In searching for myself, I have had many jobs. I have had a career that has taken me all over the world and yet none of that was my work. When I came to chado, I was still looking for my work. My sensei knew this and put me to work. She had me clean the tea room. The first time I did this, she told me that I did not know how to clean and showed me the proper way to do it. So I began to clean the tea room the proper way. It was like the “Karate Kid” -- wax on, wax off.

I did not even make tea for about 5 months. I learned to be a good guest, I learned to clean, I learned the proper way to walk and move in the tea room, I learned the prepartion for chanoyu and I learned how to wait.

After 25 years of study and teaching Chado, I know what my work is. It is to share my enthusiasm for Chado. I still clean the tea room in the proper way, I still prepare for tea, I still practice walking in the tea room, and I still have pain in my legs from sitting seiza. But my work is following the way of tea, sharing the passion I have for it and showing others the value I have gotten from following that path.

Oct 19, 2007

Attention and awareness

Attention is not awareness and awareness is not attention. When we think of awareness and attention, they are often used interchangeably, but the dictionary definition of attention is a selective narrowing or focus of consciousness, to concentrate on something. Whereas awareness is having or showing realization, perception or knowledge; having knowledge of something especially something not generally known or apparent.

Attention today is not as valued as it once was. It is considered a strength and a virtue to be able to multi-task. To be able to write an email, IM, and answer the phone while surfing the web all at the same time is normal and accepted. Reading takes too long if we can get the gist of it in pictures, and writing is complete sentences is way too time consuming. RU going 4 a star$?

Chado has certainly helped me to focus my attention. I am an enthusiastic starter, but my attention tends to wander if it takes too much time. With learning tea procedures, wandering attention only makes me make mistakes. Sensei says, “complete this moment before you go on to the next.” To fix my attention until the moment is complete is very good training for me.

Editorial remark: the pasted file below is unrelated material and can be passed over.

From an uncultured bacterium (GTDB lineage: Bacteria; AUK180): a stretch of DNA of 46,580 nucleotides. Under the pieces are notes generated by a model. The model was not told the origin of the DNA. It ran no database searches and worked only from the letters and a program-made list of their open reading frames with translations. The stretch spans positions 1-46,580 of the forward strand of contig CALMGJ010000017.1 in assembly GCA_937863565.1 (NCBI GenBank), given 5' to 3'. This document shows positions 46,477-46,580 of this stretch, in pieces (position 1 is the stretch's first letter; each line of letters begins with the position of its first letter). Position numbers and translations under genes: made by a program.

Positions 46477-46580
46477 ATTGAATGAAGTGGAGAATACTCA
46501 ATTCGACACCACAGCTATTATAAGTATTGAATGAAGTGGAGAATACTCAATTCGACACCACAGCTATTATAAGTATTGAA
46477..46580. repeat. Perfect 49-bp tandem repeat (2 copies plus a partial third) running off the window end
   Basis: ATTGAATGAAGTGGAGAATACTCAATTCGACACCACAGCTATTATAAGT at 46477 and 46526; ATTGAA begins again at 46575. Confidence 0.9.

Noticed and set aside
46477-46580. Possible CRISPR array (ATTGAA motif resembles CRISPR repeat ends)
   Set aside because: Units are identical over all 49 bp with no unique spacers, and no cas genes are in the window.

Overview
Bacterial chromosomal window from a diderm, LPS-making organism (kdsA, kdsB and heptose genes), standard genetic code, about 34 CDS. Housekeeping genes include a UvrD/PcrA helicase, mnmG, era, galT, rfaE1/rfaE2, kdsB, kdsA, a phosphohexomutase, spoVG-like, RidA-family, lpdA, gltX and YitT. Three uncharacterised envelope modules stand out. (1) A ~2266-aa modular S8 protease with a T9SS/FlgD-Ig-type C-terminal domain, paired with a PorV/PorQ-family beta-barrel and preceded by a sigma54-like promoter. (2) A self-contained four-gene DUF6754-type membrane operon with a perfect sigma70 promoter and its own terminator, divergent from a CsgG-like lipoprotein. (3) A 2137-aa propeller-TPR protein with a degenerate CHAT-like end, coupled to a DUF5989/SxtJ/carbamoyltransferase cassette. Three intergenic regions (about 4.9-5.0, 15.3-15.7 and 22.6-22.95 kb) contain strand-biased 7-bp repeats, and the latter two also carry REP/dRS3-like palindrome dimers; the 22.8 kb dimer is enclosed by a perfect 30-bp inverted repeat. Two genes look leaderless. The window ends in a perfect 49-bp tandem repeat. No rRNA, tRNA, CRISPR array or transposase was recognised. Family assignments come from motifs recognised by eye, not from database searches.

Awareness on the other hand is much different. When someone you love enters the room, even if you do not see them, there is an awareness that they are there, close by; or when your children are in the next room you are aware if they are getting along or fighting.

Gradually as I learned tea procedures, and as I trained sitting seiza for longer periods of time, I became more aware of what was going on in the tea room. While making tea, I could tell if guests were uncomfortable sitting too long, or if they were unsure of what to do next or if their attention was wandering. It was at this point, that I began to be able to concentrate my attention, yet still be aware of what else was going on around me.

Oct 15, 2007

Nakaoki, moving the fire closer

October is a transitional month for the tea world. As the weather gets colder, the brazier with the fire moves to the middle of the tatami mats, closer to the guests. Next month the fire will be moved even closer to the guests when the sunken hearth is opened.

This moving the fire closer to the guests can also be a metaphor for how you feel in life. When we are enthusiastic, when we have a passion for something, we want to share it with others. We want them to feel some of the fire we feel.

When my son was a teenager, it was so important for him to appear “cool.” He was cynical about everything and everything else was stupid, though he cared desperately what the other cool guys in school thought of him. He was too afraid of being himself and too afraid to show what he liked for fear of being “uncool.” He eventually grew out of it, but think how much happier people are if they feel free enough to express themselves, without the fear of becoming uncool.

So here’s to being uncool. Literally, uncool means warm or hot. Let us express ourselves and our passions. I’d like to move the fire closer to you and hope that by expressing my passion for chado, the way of tea, you will feel warmed enough to be uncool, too.